Black Cohosh
  Cimicifuga Racemosa
  Black snake root, Bugbane
  Use the root

American Indian tribes used it internally for snake bites, coughs, chest difficulties, diarrhea and irregular menstruation. Lydia Pinkham created tincture of Black Cohosh for women, 1/3 of the population of America conceived by women using this tincture.  Dr Andrew Weil suggests Black Cohosh over drug therapy for hormone balance. An American herb first used by many Indian tribes such as the Dakotas, Penobscots and the Winnebago's.  They used it internally and externally for such ailments as snake bites (they called it snake root), coughs, chest difficulties, diarrhea and irregular menstruation.

The flowers of Black Cohosh have a strong aroma that make it an effective insect repellent and it is also the reason for its botanical name Cimicifuga which is Latin for insect repellent.

In this country Black Cohosh was made famous by Lydia Pinkham who created a tincture for women in 1876 called 'Lydia E. Pinkham's Vegetable Compound'.  Black Cohosh was the main ingredient and it is said that 1/3 of the population of America was conceived by women using this tincture 'everyone called it baby in a bottle'.   Lydia became a very famous herbalist in America where she was named 'the savior of her sex'.  Her compound was sold in American drug stores until the 1930's when it was driven off the market by the medical establishment

Dr. Andrew Weil was recently on the Larry King show discussing the use of hormone replacement therapy.  He highly recommended the use of the herb Black Cohosh over drug therapy's like Premarin, which are now being linked to cancer and heart problems.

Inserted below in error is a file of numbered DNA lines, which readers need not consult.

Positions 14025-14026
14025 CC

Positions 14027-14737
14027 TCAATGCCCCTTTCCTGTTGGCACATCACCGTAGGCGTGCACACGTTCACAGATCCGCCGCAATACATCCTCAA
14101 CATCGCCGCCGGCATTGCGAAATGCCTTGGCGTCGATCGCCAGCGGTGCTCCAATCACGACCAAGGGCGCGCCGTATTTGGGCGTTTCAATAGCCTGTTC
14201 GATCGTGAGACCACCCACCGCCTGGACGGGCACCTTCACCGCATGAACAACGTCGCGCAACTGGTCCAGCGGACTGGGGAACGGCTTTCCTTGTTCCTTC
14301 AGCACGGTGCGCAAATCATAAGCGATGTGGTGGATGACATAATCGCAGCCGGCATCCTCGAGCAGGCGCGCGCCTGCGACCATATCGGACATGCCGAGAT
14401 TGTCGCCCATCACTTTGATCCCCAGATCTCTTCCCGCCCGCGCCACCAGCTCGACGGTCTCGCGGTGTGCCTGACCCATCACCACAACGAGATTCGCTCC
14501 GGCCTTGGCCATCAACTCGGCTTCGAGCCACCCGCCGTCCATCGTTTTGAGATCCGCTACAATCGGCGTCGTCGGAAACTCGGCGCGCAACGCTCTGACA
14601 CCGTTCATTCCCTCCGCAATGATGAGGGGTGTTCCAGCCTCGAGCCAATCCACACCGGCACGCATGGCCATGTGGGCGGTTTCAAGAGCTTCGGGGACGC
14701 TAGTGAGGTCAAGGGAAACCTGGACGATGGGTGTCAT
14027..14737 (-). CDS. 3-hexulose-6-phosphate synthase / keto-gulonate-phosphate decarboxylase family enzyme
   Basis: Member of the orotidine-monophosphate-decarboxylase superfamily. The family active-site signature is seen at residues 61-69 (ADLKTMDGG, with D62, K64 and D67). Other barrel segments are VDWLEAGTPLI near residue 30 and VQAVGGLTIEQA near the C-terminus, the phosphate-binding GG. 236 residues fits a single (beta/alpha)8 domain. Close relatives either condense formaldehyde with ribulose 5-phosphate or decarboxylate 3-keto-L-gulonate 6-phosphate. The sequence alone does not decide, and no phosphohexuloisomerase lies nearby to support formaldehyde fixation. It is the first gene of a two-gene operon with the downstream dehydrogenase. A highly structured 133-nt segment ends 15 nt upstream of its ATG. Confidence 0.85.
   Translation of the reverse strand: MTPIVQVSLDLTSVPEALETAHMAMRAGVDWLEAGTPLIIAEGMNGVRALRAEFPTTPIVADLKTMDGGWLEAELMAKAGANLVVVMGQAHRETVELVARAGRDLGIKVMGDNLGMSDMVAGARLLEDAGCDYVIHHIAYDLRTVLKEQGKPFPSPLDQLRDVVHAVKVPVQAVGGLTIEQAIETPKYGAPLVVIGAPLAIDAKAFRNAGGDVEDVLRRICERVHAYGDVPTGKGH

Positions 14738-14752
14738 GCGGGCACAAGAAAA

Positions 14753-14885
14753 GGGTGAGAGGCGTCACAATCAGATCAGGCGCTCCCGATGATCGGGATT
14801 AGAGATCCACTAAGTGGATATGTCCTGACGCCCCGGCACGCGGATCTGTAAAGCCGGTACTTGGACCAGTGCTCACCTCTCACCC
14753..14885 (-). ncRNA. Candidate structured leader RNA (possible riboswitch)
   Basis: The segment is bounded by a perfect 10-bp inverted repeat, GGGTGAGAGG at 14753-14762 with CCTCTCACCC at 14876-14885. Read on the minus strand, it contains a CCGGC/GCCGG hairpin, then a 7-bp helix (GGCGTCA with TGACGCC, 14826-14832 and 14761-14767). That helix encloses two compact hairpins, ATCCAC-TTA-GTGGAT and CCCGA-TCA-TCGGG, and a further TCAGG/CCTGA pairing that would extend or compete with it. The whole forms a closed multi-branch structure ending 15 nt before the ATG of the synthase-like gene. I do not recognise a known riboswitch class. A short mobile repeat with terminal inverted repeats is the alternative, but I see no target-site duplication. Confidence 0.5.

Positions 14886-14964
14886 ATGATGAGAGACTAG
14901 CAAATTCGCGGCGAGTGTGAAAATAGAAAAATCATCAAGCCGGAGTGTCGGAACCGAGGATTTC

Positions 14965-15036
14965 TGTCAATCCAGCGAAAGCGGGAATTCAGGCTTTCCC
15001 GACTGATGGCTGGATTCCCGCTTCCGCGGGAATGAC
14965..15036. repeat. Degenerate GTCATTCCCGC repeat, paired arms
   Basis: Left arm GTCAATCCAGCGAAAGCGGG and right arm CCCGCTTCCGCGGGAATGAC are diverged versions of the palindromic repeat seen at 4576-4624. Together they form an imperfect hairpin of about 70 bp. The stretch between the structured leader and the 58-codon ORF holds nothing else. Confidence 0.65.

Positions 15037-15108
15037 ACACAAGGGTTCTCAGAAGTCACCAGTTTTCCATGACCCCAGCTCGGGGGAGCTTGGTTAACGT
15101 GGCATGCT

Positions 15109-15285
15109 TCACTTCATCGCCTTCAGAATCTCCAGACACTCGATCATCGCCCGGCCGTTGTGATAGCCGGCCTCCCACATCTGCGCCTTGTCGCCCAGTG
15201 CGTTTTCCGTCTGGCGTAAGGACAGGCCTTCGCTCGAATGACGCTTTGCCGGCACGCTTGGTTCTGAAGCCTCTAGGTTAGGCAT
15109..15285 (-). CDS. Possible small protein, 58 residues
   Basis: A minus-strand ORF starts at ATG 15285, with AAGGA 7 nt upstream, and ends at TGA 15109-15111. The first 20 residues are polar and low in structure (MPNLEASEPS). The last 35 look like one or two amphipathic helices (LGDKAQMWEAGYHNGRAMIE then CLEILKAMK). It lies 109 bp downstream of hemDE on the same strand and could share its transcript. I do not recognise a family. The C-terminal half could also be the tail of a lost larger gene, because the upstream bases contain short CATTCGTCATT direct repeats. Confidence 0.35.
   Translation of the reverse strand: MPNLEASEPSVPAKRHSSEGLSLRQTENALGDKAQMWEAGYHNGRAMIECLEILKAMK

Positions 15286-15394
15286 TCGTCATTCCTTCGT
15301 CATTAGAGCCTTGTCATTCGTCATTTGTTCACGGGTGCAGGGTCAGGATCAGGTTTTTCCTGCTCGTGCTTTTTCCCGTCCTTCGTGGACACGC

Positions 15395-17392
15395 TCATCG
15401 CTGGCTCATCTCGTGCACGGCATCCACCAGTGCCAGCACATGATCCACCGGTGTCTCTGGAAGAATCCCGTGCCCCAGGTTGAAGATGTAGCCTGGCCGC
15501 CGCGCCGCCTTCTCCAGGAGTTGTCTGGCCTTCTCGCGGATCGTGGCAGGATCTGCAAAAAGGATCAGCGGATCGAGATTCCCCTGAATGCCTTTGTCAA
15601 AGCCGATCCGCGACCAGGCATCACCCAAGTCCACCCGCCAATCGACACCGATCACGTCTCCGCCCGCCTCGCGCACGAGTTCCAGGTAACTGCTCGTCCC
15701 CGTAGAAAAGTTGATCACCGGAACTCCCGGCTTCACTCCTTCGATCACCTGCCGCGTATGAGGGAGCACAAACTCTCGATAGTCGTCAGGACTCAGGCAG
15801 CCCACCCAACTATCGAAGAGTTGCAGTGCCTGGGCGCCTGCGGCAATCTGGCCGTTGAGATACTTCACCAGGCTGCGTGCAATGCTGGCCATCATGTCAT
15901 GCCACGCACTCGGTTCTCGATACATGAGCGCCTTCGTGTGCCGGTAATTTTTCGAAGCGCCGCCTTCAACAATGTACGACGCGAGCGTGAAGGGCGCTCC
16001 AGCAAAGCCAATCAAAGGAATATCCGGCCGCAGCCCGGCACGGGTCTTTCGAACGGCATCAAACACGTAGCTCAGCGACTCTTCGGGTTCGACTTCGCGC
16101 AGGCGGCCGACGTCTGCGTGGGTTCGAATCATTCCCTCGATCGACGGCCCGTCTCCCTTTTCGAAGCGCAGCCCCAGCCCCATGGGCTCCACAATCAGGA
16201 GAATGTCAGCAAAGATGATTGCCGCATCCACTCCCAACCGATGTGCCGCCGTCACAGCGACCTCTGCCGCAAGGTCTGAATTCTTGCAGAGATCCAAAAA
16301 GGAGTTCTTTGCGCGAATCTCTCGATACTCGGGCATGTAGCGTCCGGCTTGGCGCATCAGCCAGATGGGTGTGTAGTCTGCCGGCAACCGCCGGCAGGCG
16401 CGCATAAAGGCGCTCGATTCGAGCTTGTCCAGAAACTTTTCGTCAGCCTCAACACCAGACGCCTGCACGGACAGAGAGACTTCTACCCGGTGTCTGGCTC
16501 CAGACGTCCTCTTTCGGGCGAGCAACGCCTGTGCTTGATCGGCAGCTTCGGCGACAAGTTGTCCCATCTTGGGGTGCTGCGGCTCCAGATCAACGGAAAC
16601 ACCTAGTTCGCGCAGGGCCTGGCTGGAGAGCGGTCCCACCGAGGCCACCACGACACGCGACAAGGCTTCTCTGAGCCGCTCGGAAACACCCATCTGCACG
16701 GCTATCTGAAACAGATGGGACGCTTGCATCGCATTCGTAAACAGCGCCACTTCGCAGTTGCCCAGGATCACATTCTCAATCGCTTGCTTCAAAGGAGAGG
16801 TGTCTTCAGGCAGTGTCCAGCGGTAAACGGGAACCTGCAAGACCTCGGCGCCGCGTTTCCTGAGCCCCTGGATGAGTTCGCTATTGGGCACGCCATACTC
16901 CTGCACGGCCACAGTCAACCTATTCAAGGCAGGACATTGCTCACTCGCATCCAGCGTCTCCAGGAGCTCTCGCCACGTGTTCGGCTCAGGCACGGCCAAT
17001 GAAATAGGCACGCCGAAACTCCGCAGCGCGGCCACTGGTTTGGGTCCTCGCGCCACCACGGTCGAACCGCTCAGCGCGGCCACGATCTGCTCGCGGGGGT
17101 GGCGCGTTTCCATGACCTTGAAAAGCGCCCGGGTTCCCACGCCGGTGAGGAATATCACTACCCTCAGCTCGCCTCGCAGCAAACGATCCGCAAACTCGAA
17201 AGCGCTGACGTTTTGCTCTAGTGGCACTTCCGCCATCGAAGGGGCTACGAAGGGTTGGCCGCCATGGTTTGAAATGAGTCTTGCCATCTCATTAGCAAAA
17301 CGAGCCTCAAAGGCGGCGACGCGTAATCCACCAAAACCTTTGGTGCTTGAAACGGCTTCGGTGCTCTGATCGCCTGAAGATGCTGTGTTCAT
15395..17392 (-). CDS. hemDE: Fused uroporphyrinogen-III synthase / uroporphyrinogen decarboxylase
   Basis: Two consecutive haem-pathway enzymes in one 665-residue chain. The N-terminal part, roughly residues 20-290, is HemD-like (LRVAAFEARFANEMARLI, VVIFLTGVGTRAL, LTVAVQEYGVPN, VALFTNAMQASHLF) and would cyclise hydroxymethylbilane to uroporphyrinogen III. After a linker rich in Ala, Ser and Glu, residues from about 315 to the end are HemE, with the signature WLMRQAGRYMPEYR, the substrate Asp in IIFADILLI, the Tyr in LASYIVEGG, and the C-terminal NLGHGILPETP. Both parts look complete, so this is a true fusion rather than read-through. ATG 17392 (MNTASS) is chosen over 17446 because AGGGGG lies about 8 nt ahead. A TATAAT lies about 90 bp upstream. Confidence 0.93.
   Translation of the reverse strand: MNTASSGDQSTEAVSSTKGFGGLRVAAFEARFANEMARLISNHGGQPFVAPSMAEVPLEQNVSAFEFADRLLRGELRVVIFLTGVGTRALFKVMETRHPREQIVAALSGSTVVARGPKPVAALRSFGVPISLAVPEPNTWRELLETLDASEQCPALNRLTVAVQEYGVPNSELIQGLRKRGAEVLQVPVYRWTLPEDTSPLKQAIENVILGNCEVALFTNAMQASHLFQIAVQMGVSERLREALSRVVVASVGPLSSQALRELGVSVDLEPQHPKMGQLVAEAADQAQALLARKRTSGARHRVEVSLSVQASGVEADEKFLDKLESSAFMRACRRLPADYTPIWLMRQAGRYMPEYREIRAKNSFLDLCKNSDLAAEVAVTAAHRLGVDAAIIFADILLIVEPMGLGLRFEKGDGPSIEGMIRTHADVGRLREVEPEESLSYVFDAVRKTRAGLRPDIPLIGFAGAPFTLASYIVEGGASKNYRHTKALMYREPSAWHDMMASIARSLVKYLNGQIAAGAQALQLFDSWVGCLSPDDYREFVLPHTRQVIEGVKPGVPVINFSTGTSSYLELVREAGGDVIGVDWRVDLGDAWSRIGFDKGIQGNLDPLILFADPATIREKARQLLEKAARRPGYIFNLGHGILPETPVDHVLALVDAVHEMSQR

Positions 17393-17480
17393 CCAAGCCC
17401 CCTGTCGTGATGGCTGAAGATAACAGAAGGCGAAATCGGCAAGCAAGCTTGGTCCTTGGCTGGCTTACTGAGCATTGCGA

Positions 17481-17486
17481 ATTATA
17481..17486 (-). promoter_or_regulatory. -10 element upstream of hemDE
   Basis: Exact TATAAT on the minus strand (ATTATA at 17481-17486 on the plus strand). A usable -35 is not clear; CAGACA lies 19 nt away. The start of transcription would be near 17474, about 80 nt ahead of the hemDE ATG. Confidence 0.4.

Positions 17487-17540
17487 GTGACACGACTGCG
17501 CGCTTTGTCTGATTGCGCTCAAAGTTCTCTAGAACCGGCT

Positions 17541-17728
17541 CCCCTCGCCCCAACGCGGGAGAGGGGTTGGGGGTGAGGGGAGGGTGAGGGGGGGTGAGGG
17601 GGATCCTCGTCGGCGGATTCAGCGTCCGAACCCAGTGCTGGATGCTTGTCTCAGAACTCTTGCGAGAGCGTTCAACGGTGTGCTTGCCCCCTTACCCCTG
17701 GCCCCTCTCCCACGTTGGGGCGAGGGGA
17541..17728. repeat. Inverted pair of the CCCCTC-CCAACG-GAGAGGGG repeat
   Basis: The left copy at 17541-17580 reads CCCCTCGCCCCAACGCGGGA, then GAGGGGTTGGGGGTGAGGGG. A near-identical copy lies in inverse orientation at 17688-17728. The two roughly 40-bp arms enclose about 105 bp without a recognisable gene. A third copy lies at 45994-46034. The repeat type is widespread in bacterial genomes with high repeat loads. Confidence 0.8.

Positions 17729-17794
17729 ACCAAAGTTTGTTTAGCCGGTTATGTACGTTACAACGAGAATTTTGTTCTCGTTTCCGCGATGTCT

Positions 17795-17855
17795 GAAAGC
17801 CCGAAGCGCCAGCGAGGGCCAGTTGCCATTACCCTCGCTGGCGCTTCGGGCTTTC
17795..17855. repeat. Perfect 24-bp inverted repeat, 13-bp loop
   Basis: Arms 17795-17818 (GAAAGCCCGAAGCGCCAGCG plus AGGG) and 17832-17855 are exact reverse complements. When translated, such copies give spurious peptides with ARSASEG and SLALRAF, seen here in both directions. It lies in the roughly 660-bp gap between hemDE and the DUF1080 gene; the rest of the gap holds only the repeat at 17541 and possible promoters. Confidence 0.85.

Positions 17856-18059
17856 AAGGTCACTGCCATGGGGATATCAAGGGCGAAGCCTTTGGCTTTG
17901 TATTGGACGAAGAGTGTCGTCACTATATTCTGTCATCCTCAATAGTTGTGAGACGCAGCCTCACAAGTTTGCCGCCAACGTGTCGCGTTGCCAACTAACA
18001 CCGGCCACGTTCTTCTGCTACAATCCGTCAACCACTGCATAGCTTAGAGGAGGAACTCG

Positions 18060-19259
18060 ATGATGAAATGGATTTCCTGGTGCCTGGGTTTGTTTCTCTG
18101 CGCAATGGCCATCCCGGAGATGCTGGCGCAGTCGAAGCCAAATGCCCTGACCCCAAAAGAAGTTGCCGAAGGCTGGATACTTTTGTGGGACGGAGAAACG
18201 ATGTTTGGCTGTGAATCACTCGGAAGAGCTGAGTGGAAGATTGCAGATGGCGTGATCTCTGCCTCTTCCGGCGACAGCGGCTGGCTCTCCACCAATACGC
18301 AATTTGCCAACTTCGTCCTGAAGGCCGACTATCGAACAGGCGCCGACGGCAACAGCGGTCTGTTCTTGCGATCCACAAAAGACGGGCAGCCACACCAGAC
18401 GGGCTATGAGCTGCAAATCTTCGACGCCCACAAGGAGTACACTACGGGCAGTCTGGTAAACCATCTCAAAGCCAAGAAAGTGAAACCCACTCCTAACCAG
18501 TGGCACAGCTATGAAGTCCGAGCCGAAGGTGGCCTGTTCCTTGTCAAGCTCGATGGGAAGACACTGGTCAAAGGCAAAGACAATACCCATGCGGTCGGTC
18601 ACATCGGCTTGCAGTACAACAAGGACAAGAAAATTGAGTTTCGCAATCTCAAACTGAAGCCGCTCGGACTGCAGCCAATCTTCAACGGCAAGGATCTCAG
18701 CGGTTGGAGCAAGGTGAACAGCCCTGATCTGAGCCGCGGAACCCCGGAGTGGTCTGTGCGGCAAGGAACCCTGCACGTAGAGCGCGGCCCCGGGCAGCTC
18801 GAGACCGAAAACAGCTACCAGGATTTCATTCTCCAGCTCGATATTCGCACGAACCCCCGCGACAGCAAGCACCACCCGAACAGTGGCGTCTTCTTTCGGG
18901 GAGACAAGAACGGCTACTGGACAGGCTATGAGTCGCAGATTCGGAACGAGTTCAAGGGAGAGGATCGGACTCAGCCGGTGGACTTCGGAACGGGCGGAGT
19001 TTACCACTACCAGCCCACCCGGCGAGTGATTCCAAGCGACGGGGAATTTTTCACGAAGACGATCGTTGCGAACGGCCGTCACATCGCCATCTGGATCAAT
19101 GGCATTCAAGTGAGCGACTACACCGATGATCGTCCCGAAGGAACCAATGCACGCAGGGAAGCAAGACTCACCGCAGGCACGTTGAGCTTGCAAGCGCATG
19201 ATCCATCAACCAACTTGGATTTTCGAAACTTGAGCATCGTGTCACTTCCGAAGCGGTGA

Black Cohosh works directly on the lungs, heart, stomach, kidneys and the reproductive organs.  Black Cohosh helps with  hot flashes, it contracts the uterus and increases menstruation where it is sluggish. 

Black Cohosh is also an excellent nervine herb and is used in combinations for nervous conditions for both men and women.

Medicinal Uses:
Asthma, Bee Stings, Blood Cleanser, High Blood Pressure, Bronchitis, Childbirth, Diarrhea, Dropsy, Dysmenorrhea, Epilepsy, Estrogen Deficiency, Fevers, Hormone Balancer, Hot Flashes, Hysteria, Insect Bites, Lungs, Malaria, Measles, Menopause, Menstrual Problems, Neuralgia, Poison Antidote, Poisonous Bites Rheumatism, Snake Bites, Sores, Spasms, Spinal Meningitis, Saint Vitus Dance, Tuberculosis, Whooping Cough  

Female Balance Formula:
Wild Yam, Black Cohosh root, Chaste Tree berry, Angelica root, Dong Quai root, Motherwort herb, Licorice root, Cramp Bark, Skullcap herb, Ginger root, Horsetail herb, Damiana leaf, Hops flower, Lobelia herb/seed

Little Herb Encyclopedia, by Jack Ritchason; N.D., Woodland Publishing Incorporated, 1995
Nutritional Herbology, by Mark Pedersen, Wendell W. Whitman Company, 1998
Rodale's Illustrated Encyclopedia of Herbs, Rodale Press, Emmaus, Pennsylvania 1987
Planetary Herbology, Michael Tierra, C.A., N.D., Lotus Press, 1988
Handbook of Medicinal Herbs, by James A. Duke, Pub. CRP Second Edition 2007





Important Note:
The information presented herein by The Natural Path Botanicals is intended for educational purposes only. These statements have not been evaluated by the FDA and are not intended to diagnose, cure, treat or prevent disease. Individual results may vary, and before using any supplements, it is always advisable to consult with your own health care provider.

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